Thursday, December 17, 2015

Avoiding the Other Road to Ruin

In Dirk Cotton’s post of December 11, Positive Feedback Loops:  The Other Road to Ruin, he draws a clever analogy between positive feedback loops (such as in a public address system) and financial ruin in retirement and illustrates his analogy with some southern story telling about a couple named Jim and Linda.  According to Dirk,

“Each year that Jim and Linda spent more than planned from their portfolio increased their probability of ruin. The continual shrinking of their portfolio value as the market fell increased it even more. Soon that probability of ruin was a lot more than the original 5%.

Their portfolio spending strategy had drifted into a positive feedback loop… wherein every year that they overspent from their savings they increased the risk of portfolio ruin, reduced their capacity to recover when the market did, and decreased the amount of spending that would be considered safe the following year, increasing the probability that they would need to overspend yet again.”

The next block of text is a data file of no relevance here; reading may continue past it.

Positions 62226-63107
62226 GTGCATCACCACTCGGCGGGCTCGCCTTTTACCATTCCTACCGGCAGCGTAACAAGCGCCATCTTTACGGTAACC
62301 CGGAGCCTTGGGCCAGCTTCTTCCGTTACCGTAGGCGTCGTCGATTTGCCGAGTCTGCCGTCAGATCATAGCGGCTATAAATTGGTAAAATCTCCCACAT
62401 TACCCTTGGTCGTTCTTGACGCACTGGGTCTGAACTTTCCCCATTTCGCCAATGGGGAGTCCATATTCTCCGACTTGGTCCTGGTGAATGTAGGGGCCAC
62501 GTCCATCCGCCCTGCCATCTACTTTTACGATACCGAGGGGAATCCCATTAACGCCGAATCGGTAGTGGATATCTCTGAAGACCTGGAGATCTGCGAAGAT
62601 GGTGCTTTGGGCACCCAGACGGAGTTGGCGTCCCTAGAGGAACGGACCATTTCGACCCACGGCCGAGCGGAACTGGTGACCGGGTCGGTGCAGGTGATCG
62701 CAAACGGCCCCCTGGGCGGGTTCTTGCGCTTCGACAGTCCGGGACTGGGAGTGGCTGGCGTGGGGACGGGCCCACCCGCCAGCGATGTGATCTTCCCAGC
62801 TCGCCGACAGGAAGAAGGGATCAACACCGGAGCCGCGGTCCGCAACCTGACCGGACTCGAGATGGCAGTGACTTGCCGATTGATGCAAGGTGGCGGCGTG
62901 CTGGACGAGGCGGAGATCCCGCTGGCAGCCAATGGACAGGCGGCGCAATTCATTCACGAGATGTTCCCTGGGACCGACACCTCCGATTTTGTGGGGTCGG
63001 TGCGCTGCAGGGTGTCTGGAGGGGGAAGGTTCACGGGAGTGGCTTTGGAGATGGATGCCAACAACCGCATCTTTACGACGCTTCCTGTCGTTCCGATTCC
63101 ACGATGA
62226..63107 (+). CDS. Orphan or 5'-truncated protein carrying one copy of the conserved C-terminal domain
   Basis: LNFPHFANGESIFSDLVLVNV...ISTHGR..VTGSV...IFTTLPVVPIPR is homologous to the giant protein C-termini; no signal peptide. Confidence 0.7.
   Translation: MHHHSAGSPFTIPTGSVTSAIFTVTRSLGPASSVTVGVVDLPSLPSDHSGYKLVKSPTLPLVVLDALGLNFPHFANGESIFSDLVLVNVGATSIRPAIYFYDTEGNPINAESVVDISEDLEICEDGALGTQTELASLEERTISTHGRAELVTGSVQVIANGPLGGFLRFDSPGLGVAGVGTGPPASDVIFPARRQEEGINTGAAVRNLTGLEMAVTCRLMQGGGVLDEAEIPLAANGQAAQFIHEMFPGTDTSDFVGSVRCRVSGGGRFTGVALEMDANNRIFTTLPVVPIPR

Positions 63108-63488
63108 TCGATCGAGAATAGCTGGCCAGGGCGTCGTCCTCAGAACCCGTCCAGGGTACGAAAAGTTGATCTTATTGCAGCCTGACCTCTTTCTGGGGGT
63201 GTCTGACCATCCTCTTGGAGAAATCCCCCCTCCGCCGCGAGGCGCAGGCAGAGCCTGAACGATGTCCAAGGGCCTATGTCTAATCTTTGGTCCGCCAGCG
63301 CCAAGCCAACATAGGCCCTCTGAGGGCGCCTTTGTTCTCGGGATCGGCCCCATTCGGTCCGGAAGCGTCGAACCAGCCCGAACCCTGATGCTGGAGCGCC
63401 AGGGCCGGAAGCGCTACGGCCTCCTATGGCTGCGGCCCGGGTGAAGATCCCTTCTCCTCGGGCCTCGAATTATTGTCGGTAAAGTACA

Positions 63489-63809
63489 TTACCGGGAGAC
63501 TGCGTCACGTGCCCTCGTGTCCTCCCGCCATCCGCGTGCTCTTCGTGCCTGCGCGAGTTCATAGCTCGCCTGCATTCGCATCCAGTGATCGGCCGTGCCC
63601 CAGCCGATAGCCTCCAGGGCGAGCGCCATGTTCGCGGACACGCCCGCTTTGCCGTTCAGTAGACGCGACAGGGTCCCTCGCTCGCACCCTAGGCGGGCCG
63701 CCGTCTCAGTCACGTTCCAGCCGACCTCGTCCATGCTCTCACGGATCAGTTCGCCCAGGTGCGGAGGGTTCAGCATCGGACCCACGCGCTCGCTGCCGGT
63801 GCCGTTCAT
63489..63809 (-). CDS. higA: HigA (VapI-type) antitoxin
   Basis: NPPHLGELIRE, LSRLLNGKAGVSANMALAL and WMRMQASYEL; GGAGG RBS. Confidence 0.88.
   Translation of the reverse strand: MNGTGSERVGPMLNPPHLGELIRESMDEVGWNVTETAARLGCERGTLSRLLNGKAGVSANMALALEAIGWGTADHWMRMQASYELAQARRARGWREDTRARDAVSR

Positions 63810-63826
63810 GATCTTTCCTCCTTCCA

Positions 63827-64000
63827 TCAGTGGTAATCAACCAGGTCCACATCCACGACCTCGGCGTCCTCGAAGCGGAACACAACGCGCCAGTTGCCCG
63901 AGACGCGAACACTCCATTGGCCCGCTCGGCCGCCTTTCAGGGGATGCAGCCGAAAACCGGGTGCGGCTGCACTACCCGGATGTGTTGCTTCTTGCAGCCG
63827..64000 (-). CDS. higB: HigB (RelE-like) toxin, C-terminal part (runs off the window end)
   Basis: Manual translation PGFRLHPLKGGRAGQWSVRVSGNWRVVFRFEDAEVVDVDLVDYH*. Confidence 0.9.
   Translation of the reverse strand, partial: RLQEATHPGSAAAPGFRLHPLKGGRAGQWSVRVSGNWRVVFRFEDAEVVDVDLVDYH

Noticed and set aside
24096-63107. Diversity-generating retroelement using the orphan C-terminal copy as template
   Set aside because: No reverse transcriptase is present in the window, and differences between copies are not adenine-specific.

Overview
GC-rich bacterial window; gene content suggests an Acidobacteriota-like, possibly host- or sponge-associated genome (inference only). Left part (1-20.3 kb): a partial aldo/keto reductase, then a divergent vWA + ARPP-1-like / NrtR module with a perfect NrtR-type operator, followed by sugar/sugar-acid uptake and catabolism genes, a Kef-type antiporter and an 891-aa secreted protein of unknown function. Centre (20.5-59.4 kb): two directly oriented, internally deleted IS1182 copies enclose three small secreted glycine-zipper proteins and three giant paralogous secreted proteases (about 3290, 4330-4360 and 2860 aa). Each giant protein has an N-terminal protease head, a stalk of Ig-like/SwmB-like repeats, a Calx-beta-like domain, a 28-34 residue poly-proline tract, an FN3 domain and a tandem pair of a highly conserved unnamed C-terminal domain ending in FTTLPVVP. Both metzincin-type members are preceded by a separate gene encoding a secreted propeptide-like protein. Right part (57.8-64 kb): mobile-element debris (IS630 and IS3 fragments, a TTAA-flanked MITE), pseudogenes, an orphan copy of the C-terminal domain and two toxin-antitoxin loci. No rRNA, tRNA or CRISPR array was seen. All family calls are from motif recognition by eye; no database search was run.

Dirk uses his analogy and example (as well as citing research by Larry Franks, Stout and Mitchell) to argue that reducing spending when investments fall significantly decreases the probability of financial ruin.  While poor investment returns can certainly pose a problem for retirees, keeping spending constant (or increasing it) during a period of poor returns is the “other road to ruin.”

Dirk’s story illustrates why I advocate a dynamic spending strategy (the Actuarial Approach) that automatically adjusts for investment experience (good or poor) as well as prior spending (over or under).  His post also ties in very well with my post of December 10, where I encourage retirees (and their financial advisors) who prefer “safe” withdrawal approaches (and the associated spending stability) to develop an action plan by kicking the tires on their spending strategy.   They can do this by using the 5-year projection tab in our spreadsheet to determine just how far away from the actuarially determined spending budget they are willing to go in their quest for budget stability before they decide they need to make a change.